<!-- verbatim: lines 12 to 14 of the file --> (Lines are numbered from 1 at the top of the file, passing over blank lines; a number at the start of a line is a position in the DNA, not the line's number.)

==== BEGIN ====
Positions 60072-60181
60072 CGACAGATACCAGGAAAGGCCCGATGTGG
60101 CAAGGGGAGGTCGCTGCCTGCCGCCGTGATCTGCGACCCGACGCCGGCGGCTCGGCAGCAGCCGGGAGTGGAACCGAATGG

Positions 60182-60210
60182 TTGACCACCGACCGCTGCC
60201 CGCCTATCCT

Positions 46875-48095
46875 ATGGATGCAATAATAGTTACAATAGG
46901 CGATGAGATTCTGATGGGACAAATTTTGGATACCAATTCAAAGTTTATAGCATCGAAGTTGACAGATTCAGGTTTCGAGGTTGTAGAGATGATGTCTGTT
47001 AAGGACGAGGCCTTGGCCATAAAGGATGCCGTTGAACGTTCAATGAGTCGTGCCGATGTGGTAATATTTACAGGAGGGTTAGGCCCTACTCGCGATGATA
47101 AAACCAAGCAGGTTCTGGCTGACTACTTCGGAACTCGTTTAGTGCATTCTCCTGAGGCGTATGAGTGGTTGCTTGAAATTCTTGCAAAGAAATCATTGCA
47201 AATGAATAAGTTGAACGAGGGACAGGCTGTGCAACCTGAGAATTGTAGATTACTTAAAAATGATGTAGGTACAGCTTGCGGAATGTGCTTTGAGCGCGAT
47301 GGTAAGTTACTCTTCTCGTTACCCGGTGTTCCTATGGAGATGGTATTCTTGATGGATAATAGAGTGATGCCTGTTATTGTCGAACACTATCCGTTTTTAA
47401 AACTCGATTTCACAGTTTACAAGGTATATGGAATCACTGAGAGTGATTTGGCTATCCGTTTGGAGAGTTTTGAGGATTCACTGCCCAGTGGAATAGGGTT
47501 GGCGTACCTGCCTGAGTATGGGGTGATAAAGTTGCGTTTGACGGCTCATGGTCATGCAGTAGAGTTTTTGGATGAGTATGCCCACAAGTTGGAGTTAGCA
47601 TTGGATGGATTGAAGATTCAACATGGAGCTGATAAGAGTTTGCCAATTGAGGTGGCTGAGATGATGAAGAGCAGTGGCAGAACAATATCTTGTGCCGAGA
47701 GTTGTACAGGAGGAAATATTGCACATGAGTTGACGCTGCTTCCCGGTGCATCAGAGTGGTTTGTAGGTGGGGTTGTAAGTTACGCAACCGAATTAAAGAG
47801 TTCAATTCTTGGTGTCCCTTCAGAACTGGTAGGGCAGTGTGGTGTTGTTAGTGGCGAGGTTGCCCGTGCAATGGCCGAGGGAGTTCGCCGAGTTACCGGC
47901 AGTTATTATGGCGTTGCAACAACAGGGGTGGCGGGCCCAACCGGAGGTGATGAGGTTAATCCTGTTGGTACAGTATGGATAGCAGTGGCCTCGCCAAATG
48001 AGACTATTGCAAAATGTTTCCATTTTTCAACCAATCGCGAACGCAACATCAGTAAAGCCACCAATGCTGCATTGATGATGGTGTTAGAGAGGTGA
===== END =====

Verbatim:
47201 AATGAATAAGTTGAACGAGGGACAGGCTGTGCAACCTGAGAATTGTAGATTACTTAAAAATGATGTAGGTACAGCTTGCGGAATGTGCTTTGAGCGCGAT
47301 GGTAAGTTACTCTTCTCGTTACCCGGTGTTCCTATGGAGATGGTATTCTTGATGGATAATAGAGTGATGCCTGTTATTGTCGAACACTATCCGTTTTTAA
47401 AACTCGATTTCACAGTTTACAAGGTATATGGAATCACTGAGAGTGATTTGGCTATCCGTTTGGAGAGTTTTGAGGATTCACTGCCCAGTGGAATAGGGTT